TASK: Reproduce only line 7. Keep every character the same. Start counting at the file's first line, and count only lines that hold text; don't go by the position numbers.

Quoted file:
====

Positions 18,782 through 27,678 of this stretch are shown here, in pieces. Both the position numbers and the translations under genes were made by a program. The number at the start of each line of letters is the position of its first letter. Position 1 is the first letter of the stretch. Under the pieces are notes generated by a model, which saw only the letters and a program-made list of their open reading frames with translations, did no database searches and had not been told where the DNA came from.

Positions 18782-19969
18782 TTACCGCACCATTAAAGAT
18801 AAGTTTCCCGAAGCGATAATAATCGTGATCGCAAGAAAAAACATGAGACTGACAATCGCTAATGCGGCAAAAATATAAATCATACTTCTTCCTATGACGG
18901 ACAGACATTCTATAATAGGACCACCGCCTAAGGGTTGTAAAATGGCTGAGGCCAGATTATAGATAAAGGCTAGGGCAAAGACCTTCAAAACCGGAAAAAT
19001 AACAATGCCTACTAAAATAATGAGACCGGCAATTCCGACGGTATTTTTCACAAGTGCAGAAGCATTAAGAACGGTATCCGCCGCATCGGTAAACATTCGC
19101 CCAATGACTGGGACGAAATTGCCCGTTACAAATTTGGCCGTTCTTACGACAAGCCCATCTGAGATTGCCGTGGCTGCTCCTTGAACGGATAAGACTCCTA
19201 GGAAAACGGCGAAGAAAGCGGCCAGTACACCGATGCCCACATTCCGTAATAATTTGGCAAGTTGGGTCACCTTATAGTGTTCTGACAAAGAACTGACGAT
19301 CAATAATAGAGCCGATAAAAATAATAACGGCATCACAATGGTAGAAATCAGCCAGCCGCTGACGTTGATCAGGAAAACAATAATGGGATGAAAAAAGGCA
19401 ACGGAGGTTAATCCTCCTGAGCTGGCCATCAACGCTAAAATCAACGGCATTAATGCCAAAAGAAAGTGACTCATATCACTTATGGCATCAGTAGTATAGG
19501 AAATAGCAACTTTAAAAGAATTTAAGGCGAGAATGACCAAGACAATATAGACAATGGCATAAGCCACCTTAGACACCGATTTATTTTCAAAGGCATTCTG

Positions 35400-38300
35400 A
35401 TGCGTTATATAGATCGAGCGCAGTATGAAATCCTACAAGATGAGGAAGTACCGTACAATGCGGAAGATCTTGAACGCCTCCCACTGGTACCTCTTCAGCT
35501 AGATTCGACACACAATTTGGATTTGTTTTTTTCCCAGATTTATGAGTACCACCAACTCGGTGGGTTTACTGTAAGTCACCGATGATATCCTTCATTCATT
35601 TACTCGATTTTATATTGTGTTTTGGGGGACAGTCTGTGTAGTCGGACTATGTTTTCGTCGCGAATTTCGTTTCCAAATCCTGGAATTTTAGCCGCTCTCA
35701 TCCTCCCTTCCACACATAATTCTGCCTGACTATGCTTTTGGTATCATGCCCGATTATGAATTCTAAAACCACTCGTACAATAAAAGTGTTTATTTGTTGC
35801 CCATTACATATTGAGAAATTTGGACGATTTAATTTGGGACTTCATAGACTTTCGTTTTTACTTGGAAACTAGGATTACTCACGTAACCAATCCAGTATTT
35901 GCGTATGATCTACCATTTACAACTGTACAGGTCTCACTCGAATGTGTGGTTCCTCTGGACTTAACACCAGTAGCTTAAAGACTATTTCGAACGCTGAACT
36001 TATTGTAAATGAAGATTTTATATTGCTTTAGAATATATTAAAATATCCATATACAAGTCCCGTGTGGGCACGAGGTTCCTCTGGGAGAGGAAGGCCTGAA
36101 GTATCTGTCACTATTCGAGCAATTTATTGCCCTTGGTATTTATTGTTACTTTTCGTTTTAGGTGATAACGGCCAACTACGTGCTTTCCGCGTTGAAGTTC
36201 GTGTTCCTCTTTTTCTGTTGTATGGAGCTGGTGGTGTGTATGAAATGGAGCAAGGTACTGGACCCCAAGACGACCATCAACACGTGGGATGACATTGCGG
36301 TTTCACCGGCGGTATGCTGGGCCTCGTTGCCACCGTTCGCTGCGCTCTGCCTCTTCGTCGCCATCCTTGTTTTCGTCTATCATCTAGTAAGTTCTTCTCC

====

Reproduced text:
19101 CCAATGACTGGGACGAAATTGCCCGTTACAAATTTGGCCGTTCTTACGACAAGCCCATCTGAGATTGCCGTGGCTGCTCCTTGAACGGATAAGACTCCTA